Burma Christian Villagers Flee After Execution Humanitarian Aid Worker

Sunday, May 6, 2007

By Stefan J. Bos, Chief International Correspondent BosNewsLife

RANGOON, BURMA (BosNewsLife) -- The whereabouts of several predominantly Christian Karenni villagers in Burma were unknown Saturday, May 5, after government backed forces reportedly executed a humanitarian aid worker in Burma's Karenni State.

Christian human rights organization Christian Solidarity Worldwide (CSW), which has contacts in the region, told BosNewsLife that Saw Lee Reh Kyaw of the 'Free Burma Rangers' relief team was "executed by the Burmese army" last month.

Lee Reh was killed April 10 after he was captured "two days earlier while providing humanitarian assistance to villagers in Karenni State," CSW said in a statement. He was apparently taken by Burmese troops who attacked Ha Lee Ku village, killing one soldier of the pro-democracy Karenni National Progressive Party (KNPP) group.

Two others, the headman and secretary of the village, were also detained, "although their whereabouts remain unknown," CSW added. "The tragic and brutal death of Saw Lee Reh Kyaw, who was providing much needed assistance to the Karenni people, illustrates the brutality of the Burmese regime," said CSW National Director Stuart Windsor.


It came amid reports of an ongoing crackdown on villagers of the Karenni and Karen ethnic groups with a large Christian population. CSW said it has established that in the Karen State region, three army battalions "burned down four villages" on April 22, killing at least one villager as he tried to escape. "More than one thousand people fled the villages and are now in hiding," CSW explained.

The latest violence came after a month of smaller attacks against villagers in northern KarenState, during which five people were killed and a nurse was shot and severely wounded, CSW claimed. "Their [the Burmese army's] total disregard for the lives and needs of the Burmese people is horrifying," stressed CSW's Windsor.

"The international community, and particularly Burma’s neighboring governments, must send a clear signal to the ruling military junta that these violations of human rights cannot be tolerated," he added.

Last year, Burma's army launched what human rights watchers described as "its worst offensive" against civilians in Karen State in almost a decade.


Over 27,000 civilians were displaced in Karen State last year, and several thousand have been displaced so far in 2007, according to CSW estimates. In 2006, over 86,000 villagers were allegedly displaced in eastern Burma as a whole. Since 1996, more than 3,000 villages in eastern Burma were reportedly destroyed by Burmese troops and over one million people internally displaced.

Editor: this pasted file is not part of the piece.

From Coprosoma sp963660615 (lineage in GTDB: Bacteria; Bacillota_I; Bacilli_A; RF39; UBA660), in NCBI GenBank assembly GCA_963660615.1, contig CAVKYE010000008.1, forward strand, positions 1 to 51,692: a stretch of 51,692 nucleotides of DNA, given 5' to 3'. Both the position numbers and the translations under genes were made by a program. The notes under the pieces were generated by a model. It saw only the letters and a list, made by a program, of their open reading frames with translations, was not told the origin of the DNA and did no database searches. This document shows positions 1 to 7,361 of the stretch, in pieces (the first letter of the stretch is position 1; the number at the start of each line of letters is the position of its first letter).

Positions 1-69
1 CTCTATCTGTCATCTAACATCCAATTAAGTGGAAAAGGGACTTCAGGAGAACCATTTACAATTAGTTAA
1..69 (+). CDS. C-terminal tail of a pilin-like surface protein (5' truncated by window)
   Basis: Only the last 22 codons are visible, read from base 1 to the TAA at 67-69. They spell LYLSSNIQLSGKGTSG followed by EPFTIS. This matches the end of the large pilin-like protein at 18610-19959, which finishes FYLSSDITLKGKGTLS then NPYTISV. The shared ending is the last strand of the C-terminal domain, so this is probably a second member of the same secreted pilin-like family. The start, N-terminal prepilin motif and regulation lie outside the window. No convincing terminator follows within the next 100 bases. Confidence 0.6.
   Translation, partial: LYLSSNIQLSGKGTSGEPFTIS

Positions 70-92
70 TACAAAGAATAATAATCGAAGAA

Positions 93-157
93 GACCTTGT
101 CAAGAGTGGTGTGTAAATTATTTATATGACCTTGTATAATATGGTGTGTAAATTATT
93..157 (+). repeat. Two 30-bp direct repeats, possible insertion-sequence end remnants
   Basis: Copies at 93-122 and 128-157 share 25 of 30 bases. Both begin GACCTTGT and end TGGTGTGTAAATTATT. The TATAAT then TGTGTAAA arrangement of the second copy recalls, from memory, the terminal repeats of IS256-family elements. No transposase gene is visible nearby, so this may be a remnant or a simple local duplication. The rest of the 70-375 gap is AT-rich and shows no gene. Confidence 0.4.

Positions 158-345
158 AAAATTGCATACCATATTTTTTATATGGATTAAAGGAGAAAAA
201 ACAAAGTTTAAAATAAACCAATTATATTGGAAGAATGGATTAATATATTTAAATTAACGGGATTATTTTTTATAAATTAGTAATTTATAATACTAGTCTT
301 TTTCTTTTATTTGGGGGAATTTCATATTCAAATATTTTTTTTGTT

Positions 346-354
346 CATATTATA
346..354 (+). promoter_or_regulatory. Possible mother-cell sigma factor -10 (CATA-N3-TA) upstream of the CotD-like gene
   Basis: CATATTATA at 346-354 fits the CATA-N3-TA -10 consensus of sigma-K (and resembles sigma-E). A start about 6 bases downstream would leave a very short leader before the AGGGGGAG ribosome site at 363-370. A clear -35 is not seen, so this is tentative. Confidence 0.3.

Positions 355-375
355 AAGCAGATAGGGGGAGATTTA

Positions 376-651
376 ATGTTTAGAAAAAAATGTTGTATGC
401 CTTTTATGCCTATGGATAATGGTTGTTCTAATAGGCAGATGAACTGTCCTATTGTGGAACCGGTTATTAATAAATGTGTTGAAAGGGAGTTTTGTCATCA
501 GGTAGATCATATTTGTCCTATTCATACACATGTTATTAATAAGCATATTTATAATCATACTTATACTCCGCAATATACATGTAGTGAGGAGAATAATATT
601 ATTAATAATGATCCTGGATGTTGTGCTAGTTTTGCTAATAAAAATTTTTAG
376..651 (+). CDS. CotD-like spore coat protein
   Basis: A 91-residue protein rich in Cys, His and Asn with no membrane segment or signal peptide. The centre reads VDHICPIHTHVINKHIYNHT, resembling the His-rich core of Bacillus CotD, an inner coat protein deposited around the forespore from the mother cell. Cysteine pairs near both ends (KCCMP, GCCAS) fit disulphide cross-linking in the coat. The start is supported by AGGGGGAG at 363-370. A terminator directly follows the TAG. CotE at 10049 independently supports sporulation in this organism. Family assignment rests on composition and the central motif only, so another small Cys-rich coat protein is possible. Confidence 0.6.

Besides attacks against predominantly Christian communities Karen and Karenni, troops have also attacked Shan, Mon, Chin, Kachin, Arakan and Rohingya groups, according to Christian rights investigators.

The attacks by troops of the current military regime, known as the State Peace and Development Council (SPDC), have been linked to fear among the ruling generals to lose their power base. Burmese officials have denied wrongdoing saying they are trying to create stability in Burma, which they call Myanmar.

However the Burmese leadership has so far refused to release pro-democracy leader Aung San Suu Kyi who Karen Christians and other minorities say they could accept as the country's leader.


On Saturday, May 5, a party spokesman said Nobel Peace Prize Laureate was visited by her doctor and an eye specialist for a routine check-up Thursday, May 3. "She is in good condition," said Lwin, a spokesman of Aung San Suu Kyi's opposition party, the National League for Democracy. The 61-year-old Nobel Peace Prize winner, has been under house arrest at her lakeside home in Yangon for most of the past 17 years.

Apart from her live-in maid, Aung San Suu Kyi is allowed no contact with the outside world, except for around once-a-month visits from her doctor, Tin Myo Win. When the military regime granted a rare meeting between Aung San Suu Kyi and a senior United Nations envoy in November, the opposition leader reportedly told the visiting diplomat, Ibrahim Gambari, that she would like to receive more medical care.

Burma's ailing Prime Minister Soe Win also received medical care, in a Singapore hospital,
before returning to Rangoon this week, news reports said. While authorities have insisted that Soe Win is in "good health" and was merely in Singapore for at least seven weeks for "medical checks", dissidents and exiles reportedly believe he is suffering from leukemia

Analysts say however that even if Soe Win, considered to be a hardliner, is replaced it would have little effect on the government controlled by junta leader Than Shwe. The SPDC has governed Burma without a constitution or legislature since 1988 following a violent crackdown on pro-democracy demonstrators. (With BosNewsLife reporting from Burma and BosNewsLife Research).

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